KSE-100 index plunges 1,200 points on political uncertainty

Published February 9, 2024
This image shows activity of the Pakistan Stock Exchange on Friday. — Photo via PSX data portal
This image shows activity of the Pakistan Stock Exchange on Friday. — Photo via PSX data portal

The Pakistan Stock Exchange’s (PSX) benchmark KSE-100 index plunged 1,200 points over political uncertainty on Friday as the results of the general elections trickled in after a protracted delay.

According to the PSX website, the index plunged by 2,278 points shortly after trading began. It then recovered slightly, losing 1,720.27 points, or 2.68 per cent, to stand at 62,423.60 points by 9:30am.

The KSE-100 index finally closed at 62,943.74 points, down 1,200 or 1.87pc from the previous close of 64,143.87.

Topline Securities Ltd CEO Mohammed Sohail said that based on pre-election surveys, the market was expecting a PML-N-led coalition government.

“But based on initial unofficial results, this looks difficult,” he noted.

Ali Malik, CEO of First National Equity, said the market was expecting a politically stable government after yesterday’s elections.

“However, it now seems that there are a lot of independents which could form the next government. The investors will be clear when the results are clear,” he said.

He further said that there was a lot of confusion among investors at the moment, who foresaw political instability with the formation of a government comprising independent candidates.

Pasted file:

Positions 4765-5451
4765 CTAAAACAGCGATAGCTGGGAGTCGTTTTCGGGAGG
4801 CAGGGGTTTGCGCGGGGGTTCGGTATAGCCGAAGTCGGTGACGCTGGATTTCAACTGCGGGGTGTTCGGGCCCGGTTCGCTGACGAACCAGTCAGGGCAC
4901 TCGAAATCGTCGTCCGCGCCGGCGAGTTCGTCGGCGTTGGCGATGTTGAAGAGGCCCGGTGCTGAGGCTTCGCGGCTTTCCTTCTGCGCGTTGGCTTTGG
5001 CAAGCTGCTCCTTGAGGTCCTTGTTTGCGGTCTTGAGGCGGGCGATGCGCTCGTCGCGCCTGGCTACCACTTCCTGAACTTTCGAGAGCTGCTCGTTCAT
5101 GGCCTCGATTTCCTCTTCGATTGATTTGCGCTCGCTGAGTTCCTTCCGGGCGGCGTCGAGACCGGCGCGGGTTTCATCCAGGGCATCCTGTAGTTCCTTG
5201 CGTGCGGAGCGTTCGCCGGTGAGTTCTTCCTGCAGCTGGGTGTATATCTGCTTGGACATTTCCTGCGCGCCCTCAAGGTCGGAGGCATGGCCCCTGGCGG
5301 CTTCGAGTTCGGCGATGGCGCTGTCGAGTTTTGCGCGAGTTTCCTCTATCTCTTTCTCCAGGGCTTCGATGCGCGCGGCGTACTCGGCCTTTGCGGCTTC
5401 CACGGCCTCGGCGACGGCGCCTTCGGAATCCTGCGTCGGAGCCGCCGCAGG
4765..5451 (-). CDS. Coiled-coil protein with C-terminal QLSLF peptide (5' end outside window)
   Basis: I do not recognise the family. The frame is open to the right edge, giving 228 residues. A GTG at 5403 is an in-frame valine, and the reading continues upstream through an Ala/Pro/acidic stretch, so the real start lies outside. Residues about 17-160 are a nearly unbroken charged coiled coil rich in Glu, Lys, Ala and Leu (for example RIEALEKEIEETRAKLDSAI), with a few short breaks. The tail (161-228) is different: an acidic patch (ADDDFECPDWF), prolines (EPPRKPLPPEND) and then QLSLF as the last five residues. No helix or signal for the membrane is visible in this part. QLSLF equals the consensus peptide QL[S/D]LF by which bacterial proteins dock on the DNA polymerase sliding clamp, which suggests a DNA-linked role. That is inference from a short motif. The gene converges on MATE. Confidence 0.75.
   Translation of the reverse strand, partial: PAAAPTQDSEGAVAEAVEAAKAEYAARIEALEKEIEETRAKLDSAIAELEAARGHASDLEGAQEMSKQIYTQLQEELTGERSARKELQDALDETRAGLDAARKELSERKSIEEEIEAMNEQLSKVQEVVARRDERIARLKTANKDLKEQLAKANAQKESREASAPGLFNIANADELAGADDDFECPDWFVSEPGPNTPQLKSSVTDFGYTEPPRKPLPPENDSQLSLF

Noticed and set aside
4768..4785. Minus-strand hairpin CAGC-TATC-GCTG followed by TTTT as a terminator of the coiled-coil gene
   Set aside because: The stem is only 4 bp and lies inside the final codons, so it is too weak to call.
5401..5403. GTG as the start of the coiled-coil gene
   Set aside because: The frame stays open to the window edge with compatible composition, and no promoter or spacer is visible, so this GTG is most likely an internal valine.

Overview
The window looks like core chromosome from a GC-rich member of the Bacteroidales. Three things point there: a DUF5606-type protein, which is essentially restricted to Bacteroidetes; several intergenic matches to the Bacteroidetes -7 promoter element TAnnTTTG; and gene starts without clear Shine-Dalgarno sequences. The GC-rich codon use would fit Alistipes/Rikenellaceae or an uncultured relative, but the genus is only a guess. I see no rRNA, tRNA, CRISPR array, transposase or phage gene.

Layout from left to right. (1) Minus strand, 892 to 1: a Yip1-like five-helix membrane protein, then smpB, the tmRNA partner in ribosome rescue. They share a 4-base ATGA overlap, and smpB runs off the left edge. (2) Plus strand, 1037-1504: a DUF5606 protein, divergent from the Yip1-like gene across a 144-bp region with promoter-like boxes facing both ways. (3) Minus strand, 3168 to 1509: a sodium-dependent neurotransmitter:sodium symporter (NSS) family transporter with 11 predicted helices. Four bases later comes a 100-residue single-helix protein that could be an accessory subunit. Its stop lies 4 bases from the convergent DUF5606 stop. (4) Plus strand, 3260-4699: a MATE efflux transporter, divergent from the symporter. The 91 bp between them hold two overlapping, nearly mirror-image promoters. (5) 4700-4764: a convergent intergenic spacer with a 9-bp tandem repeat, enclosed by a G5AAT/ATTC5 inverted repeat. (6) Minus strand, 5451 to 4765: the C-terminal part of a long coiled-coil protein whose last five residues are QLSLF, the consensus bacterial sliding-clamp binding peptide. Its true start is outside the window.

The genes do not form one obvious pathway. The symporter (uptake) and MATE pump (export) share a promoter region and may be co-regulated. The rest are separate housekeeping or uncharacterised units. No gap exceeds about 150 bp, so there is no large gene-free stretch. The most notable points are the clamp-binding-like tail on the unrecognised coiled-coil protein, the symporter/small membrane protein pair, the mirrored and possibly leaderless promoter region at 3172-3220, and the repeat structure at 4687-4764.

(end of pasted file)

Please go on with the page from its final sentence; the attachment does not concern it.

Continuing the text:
He said this was the reason that investors were not interested in buying and were looking to sell. “So uncertainty is the key factor for today’s fall,” he said.

JS Global Head of Equity Faran Rizvi said that the market was in the red due to “political uncertainty”, prompting caution for market participants considering long positions.

“Achieving long-term macroeconomic improvement hinges on political stability, a crucial factor to drive the market index towards positive growth,” he said.

Awais Ashraf, director of research at Akseer Research, said there was a lack of a clear majority for any political party, which had created uncertainty regarding the continuation of reforms as well raised question marks regarding future negotiations with the International Monetary Fund (IMF).

“A hung parliament poses challenges for fiscal consolidation and tends to push the ruling regime towards making populist decisions,” he said.

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